Kaiser-California Pact to Offer New Policies to 1,092 Rescinded Consumers

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SACRAMENTO, CA — The Kaiser Foundation Health Plan has agreed to a fine and to offer health care coverage to 1,092 individual market consumers previously rescinded, while Health Net of California will offer new coverage to 85 rescinded policyholders, under agreements with the California Department of Managed Health Care.

Kaiser will offer coverage to all former members rescinded over the past four years and either refund or forgive medical charges incurred by the consumers prior to the rescission, the DMHC announced. Those rescinded will have the right to an independent arbitration process to resolve claims payment issues incurred during the period without coverage or to pursue further damages through an independent arbitrator.

"We have made extraordinary progress to wipe the slate clean for more than a thousand consumers who have been without health coverage for up to four years," DMHC Director Cindy Ehnes said in a statement. "Our goal is to get all consumers, not only those within Kaiser, covered again without having to go through a long process that may not be decided in their favor."

The DMHC fined Kaiser and Health Net each $300,000, with a potential $3 million fine if they do not follow the terms of the agreement.

In April, the DMHC ordered the policies of 26 consumers immediately reinstated and ordered a review of all other rescissions made over the past four years by the largest health plans offering individual coverage. The agency announced it would use an outside arbiter to review every rescission discovered during the investigation and determine what remedies should be made, including payment of medical care and premiums, for those found to have been wrongfully rescinded. The DMHC also ordered the insurance plans to institute uniform business practices for rescission (BestWire, April 18, 2008).

Jerry Fleming, senior vice president and national health plan manager for Kaiser Permanente, issued a statement describing the settlement as a "fresh start" for its former members. "This program will provide those persons with the option to purchase individual health insurance coverage going forward and provide a fair and expeditious process to resolve any disputes that may remain," he said.

Kaiser engaged in the practice of rescissions for a two-year period ending in October 2006, Fleming said.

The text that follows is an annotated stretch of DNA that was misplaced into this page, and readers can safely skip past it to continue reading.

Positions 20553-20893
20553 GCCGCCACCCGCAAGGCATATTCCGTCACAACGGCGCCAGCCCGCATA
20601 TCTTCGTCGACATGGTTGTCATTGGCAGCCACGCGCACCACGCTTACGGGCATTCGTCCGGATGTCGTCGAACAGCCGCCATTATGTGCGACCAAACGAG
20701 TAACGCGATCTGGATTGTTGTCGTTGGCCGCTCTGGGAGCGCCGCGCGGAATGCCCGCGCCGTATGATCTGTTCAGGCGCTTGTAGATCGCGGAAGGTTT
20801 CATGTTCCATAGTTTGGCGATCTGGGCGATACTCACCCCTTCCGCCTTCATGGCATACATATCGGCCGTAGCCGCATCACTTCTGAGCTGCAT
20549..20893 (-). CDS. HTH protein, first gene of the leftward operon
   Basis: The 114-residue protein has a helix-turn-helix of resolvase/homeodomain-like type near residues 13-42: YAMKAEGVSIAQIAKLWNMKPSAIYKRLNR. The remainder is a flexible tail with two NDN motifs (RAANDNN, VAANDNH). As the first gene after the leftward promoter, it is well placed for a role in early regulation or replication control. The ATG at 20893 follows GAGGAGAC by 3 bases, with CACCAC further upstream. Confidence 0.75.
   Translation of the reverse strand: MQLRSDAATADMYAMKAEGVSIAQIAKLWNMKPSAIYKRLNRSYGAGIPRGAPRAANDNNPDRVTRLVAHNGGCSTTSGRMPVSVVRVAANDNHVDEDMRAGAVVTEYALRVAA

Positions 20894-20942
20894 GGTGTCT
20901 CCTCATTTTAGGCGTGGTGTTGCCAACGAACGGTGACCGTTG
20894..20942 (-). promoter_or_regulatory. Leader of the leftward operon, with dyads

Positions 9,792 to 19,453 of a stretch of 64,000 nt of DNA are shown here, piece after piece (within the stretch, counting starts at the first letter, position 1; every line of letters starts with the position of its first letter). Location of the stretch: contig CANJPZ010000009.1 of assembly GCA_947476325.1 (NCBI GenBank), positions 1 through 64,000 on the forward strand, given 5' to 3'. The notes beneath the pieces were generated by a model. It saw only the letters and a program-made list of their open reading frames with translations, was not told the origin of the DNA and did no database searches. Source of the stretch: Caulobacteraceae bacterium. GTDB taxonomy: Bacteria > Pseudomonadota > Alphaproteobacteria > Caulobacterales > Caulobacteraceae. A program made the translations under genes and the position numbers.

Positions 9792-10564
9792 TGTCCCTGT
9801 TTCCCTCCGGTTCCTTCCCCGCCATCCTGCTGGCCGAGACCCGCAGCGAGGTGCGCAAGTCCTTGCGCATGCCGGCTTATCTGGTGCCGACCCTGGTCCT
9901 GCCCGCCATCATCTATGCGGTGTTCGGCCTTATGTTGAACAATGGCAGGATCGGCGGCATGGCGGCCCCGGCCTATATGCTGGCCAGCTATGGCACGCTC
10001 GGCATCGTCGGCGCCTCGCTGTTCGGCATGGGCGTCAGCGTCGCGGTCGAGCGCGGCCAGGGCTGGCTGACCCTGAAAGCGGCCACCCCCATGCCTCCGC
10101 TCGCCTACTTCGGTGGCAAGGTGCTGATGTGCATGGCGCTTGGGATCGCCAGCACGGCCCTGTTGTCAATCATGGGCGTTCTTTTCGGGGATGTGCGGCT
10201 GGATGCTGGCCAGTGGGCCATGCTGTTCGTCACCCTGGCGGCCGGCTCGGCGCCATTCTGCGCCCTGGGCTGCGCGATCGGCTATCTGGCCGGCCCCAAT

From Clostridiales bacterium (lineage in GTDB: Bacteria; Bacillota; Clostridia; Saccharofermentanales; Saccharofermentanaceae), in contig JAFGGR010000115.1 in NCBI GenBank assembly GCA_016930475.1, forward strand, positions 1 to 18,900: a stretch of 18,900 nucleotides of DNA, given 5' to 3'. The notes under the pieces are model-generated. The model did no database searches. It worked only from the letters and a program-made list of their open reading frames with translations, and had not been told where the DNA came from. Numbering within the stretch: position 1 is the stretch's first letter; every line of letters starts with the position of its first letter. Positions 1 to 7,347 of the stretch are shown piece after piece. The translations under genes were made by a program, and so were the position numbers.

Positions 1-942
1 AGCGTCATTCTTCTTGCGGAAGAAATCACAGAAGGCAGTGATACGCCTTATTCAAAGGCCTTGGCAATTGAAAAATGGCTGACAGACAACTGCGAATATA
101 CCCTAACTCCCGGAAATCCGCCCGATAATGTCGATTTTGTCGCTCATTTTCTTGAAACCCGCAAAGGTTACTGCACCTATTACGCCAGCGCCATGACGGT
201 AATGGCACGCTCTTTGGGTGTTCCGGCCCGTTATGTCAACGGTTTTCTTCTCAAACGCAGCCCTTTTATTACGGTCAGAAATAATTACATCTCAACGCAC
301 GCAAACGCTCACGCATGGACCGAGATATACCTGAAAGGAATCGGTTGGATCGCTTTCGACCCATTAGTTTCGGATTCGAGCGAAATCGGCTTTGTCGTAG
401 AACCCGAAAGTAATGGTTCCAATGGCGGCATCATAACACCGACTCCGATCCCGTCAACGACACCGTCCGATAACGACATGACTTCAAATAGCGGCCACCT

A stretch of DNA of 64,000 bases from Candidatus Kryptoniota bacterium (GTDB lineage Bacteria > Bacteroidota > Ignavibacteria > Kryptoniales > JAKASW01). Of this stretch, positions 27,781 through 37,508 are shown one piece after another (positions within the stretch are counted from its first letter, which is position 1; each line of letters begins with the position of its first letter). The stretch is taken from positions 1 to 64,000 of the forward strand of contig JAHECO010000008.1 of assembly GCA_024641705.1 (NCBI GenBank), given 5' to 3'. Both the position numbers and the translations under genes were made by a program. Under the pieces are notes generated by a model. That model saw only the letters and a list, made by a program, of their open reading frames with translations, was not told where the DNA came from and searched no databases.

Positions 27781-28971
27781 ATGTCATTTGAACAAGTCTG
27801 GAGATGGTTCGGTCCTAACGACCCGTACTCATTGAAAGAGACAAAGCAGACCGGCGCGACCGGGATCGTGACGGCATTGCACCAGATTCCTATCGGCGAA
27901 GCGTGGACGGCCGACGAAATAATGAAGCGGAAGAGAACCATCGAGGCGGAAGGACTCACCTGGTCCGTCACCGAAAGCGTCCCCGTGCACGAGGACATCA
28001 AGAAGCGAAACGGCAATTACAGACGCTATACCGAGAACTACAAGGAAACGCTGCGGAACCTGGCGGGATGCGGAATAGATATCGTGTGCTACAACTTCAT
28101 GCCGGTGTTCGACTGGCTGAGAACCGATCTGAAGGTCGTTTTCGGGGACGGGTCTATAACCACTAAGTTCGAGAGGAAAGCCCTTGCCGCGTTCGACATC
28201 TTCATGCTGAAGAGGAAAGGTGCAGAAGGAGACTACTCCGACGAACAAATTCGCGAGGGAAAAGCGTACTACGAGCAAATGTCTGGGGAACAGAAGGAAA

In its deal with the DMHC, Health Net agreed to offer coverage to all 85 HMO customers who have been rescinded since 2004, spokesman Brad Kieffer said. The insurer "will work as expeditiously as possible with these individuals to
resolve their eligible out-of-pocket costs," he said.

The advocacy group Consumer Watchdog said the Kaiser-DMHC agreement is an improvement, as it recognizes the right of policyholders to make claims for repayment of losses resulting from policy cancellations, but is not a substitute for tough regulations.

"The department has both the ability and the responsibility to develop strong regulations that could be put into effect faster than legislation, and provide immediate protection," Jerry Flanagan, the organization’s health care policy director, said in a statement.

If the agreement had called for the reinstatement of former coverage, rather than the opportunity to buy new coverage, it could have provided automatic recovery of medical costs, Flanagan said. Mandatory arbitration lets insurers off the hook for class-action lawsuits and punitive damages, he said.

"Many of these patients will likely face a cadre of Kaiser attorneys in a complicated and difficult closed-door arbitration where they have to act as their own lawyers. Kaiser should be required to pay the attorney fees of patients seeking redress for substantial past medical expenses and damages resulting from the loss of coverage," Flanagan said.

The Kaiser settlement avoids lengthy legal challenges that could have been brought by health insurers if the DMHC proceeded to send every rescission case to independent arbitration, Ehnes said. A court battle would also mean the state
would face substantial legal costs during a time when it faces a large budget deficit, she said.

The DMHC has approached PacifiCare, Blue Shield and Anthem Blue Cross to discuss similar agreements, Ehnes said.

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